And what of Think Big?  Here is Cowen

His most significant initiative was called “Think Big,” and, yes, it was designed to make New Zealand great again. It was based on a lot of infrastructure and fossil fuels investment, including natural gas, and it was intended to stimulate the country’s exports and remedy the trade deficit. Because New Zealand’s parliamentary system of government has fewer checks and balances than the American system, Muldoon got more done than Trump likely will.

Yet this bout of industrial policy worsened the already precarious fiscal position of the government, and Muldoon’s public-sector investments did not impress.

Cowen elsewhere quotes Muldoon’s biographer, Gustafson, who makes it clear that Think Big was never primarily Muldoon’s project.  And while I won’t defend those projects, it is important to recognise some of the context: a take or pay agreement in respect of major gas resources that had been signed by the previous government, and yet another large upward shock to oil prices in 1979.  I’m deeply sceptical of most government investment projects –  perhaps especially those that rely on commodity price forecasts –  but I’m told that even within the Treasury at the time, a fairly large chunk of the staff were sympathetic to at least important parts of the set of projects eventually under the label “Think Big”.   It all ended up ruinously expensive, and Muldoon has to accept responsibility –  but it wouldn’t have happened without the able (if misguided) responsible senior minister at the time, Bill Birch.   And we run Cabinet government here.

New Zealand, of course, is rather unimportant to most people (New Zealanders aside).  The United States remains one of the most important international powers.  And so while our foreign policy doesn’t matter much to others, theirs does.   Whatever concerns people have about Trump’s knowledge of, or approach to, Russia, Iran, Saudi Arabia/Yemen, China, North Korea or wherever,  Muldoon was a consistent and fairly predictable member of the western alliance.  To the distaste of some, but consistent with our 30 year membership of ANZUS, he welcomed visiting American warships and –  whether he did it for reasons for sentiment or realpolitik trade considerations –  won my admiration for his military support for Britain in the Falklands conflict.

Even at this distance in time, I’d argue that Muldoon remains a profoundly ambivalent figure.  But I’d argue that, against extremely challenging circumstances, New Zealand moved forward rather than backwards under his stewardship.  There were plenty of backward steps, and quite a few mis-steps, and he was a politician not a saint –  so when Tyler Cowen writes of one policy that perhaps his “intentions might not have been entirely benign”, one might only observe that most politicians operate with the next election in mind –  but there was plenty of progress too.  Muldoon appointed plenty of able people as ministers (and some duds too), and if he was suspicious of some of them, he allowed or enabled a whole variety of useful reforms to happen –  small, certainly, on the scale of what came afterwards, but he was a product of his times, his party, and his background.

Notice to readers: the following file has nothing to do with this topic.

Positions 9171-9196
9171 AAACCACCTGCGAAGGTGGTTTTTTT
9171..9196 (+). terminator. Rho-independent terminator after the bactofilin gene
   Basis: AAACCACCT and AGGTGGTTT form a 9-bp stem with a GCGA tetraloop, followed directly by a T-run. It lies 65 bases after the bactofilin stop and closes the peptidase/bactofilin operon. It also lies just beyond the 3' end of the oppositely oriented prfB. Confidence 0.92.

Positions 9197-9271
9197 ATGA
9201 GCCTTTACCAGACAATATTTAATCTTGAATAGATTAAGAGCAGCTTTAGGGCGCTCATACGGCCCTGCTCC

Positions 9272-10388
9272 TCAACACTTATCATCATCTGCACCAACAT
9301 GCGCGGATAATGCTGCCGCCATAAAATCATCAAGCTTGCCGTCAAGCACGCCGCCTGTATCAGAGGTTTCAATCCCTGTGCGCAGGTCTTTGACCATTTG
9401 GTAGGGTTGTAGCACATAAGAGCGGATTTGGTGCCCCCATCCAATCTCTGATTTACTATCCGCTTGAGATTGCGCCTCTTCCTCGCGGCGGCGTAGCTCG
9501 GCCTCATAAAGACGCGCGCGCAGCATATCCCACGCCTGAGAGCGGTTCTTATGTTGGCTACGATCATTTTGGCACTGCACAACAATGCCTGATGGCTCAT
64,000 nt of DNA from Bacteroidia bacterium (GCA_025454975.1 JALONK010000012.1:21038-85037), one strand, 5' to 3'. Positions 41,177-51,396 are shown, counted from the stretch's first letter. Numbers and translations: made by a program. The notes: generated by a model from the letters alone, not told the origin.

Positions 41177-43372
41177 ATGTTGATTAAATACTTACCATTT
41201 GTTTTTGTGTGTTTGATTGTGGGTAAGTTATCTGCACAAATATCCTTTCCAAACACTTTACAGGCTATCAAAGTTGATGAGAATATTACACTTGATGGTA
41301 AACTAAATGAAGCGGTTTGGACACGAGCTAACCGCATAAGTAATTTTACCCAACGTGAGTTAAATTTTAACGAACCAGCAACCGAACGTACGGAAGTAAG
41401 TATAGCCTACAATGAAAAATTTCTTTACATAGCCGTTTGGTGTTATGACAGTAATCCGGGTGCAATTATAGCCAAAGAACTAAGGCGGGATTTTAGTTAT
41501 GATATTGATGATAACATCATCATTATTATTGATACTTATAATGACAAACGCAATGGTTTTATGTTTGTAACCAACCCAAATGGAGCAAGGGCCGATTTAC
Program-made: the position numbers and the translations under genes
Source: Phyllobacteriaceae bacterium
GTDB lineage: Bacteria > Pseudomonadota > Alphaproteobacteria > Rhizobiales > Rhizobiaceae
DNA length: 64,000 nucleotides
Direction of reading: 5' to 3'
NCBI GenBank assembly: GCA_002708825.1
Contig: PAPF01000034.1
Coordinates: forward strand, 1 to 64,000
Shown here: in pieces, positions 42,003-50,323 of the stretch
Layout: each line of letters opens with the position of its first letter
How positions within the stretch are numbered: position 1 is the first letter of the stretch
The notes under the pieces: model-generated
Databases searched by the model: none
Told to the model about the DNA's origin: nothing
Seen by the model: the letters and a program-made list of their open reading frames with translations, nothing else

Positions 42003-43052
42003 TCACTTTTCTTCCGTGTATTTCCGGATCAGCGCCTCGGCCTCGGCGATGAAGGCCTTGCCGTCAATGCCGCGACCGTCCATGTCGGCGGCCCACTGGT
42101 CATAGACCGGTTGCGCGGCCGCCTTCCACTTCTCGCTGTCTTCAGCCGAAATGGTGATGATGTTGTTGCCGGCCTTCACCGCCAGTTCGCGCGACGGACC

What do I have in mind?   Milk and bread were heavily subsidised when Muldoon took office, they weren’t when he left.   The CER agreement did facilitate a material opening of trade with Australia.   Saturday shopping was generally banned in 1975 –  it wasn’t by 1984.  Restrictions on road transport –  favouring rail –  had been materially woundback.  The Official Information Act was introduced on Muldoon’s watch.  The foreign exchange market was being freed up, and government bonds were being auctioned for the first time.  Even the price freeze had actually expired under Muldoon –  and official forecasts then suggested inflation subsequently could have been kept to 5-7 per cent.  Voluntary trade unionism became a reality late in Muldoon’s term, and one of his last acts as Minister of Finance had been to announce that subsidies to farmers would be wound back.

Was it a great record?  Probably not.  Were there mistakes?  For sure.   But was democracy, the rule of law, the freedom of the press, or the strong anti-corruption conventions that governed New Zealand society, government, and public sector seriously threatened or eroded?  Not at all.  Did he, or his ministers, enrich themselves or their families?  No.  And we had a Prime Minister with the attention span, and intellect, to make considered (if perhaps often wrong) decisions, and to defend them coherently.

From this standpoint, only a month in, Americans –  and the rest of the world –  should probably count themselves very fortunate if the Trump administration turns out anything like Muldoon’s.

And if people are still looking for precursors and comparators, the Berlusconi precedent looks more relevant, and frankly more disconcerting.



24 thoughts on “Trump and Muldoon

  1. My knowledge of NZ politics started on arrival 14 years ago. (On the whole I like what I see.) I find this essay informative and persuasive and a pleasure to read. I’ll be watching for other comments in the hope of learning more.